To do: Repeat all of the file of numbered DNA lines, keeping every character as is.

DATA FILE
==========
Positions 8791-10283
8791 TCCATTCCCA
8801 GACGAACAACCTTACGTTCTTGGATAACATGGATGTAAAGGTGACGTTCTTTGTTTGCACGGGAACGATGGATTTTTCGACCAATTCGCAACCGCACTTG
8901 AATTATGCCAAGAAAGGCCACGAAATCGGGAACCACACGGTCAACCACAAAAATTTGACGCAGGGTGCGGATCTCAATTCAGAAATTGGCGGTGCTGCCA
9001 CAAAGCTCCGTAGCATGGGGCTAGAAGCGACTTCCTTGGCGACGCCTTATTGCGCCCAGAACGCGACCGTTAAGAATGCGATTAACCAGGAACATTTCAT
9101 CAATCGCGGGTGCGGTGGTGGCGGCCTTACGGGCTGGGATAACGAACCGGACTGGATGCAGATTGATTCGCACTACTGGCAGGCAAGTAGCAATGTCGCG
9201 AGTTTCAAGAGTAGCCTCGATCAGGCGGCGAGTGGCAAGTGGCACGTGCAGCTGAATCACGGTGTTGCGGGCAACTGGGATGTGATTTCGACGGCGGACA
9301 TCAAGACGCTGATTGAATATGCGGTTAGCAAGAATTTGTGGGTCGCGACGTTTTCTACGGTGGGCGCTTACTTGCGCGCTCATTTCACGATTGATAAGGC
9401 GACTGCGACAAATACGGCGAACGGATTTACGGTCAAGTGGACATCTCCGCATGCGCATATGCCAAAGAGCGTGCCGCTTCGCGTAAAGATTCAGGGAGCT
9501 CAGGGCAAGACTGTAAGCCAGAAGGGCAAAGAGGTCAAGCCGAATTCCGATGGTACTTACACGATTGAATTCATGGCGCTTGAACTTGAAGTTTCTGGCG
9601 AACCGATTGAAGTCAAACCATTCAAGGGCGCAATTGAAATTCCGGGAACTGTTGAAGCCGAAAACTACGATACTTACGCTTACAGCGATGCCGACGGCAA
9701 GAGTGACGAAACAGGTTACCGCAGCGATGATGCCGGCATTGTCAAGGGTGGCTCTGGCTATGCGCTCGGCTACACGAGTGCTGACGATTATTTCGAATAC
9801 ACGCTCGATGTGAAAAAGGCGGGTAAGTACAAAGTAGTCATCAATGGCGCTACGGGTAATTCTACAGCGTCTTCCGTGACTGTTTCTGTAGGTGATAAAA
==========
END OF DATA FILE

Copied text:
Positions 8791-10283
8791 TCCATTCCCA
8801 GACGAACAACCTTACGTTCTTGGATAACATGGATGTAAAGGTGACGTTCTTTGTTTGCACGGGAACGATGGATTTTTCGACCAATTCGCAACCGCACTTG
8901 AATTATGCCAAGAAAGGCCACGAAATCGGGAACCACACGGTCAACCACAAAAATTTGACGCAGGGTGCGGATCTCAATTCAGAAATTGGCGGTGCTGCCA
9001 CAAAGCTCCGTAGCATGGGGCTAGAAGCGACTTCCTTGGCGACGCCTTATTGCGCCCAGAACGCGACCGTTAAGAATGCGATTAACCAGGAACATTTCAT
9101 CAATCGCGGGTGCGGTGGTGGCGGCCTTACGGGCTGGGATAACGAACCGGACTGGATGCAGATTGATTCGCACTACTGGCAGGCAAGTAGCAATGTCGCG
9201 AGTTTCAAGAGTAGCCTCGATCAGGCGGCGAGTGGCAAGTGGCACGTGCAGCTGAATCACGGTGTTGCGGGCAACTGGGATGTGATTTCGACGGCGGACA
9301 TCAAGACGCTGATTGAATATGCGGTTAGCAAGAATTTGTGGGTCGCGACGTTTTCTACGGTGGGCGCTTACTTGCGCGCTCATTTCACGATTGATAAGGC
9401 GACTGCGACAAATACGGCGAACGGATTTACGGTCAAGTGGACATCTCCGCATGCGCATATGCCAAAGAGCGTGCCGCTTCGCGTAAAGATTCAGGGAGCT
9501 CAGGGCAAGACTGTAAGCCAGAAGGGCAAAGAGGTCAAGCCGAATTCCGATGGTACTTACACGATTGAATTCATGGCGCTTGAACTTGAAGTTTCTGGCG
9601 AACCGATTGAAGTCAAACCATTCAAGGGCGCAATTGAAATTCCGGGAACTGTTGAAGCCGAAAACTACGATACTTACGCTTACAGCGATGCCGACGGCAA
9701 GAGTGACGAAACAGGTTACCGCAGCGATGATGCCGGCATTGTCAAGGGTGGCTCTGGCTATGCGCTCGGCTACACGAGTGCTGACGATTATTTCGAATAC
9801 ACGCTCGATGTGAAAAAGGCGGGTAAGTACAAAGTAGTCATCAATGGCGCTACGGGTAATTCTACAGCGTCTTCCGTGACTGTTTCTGTAGGTGATAAAA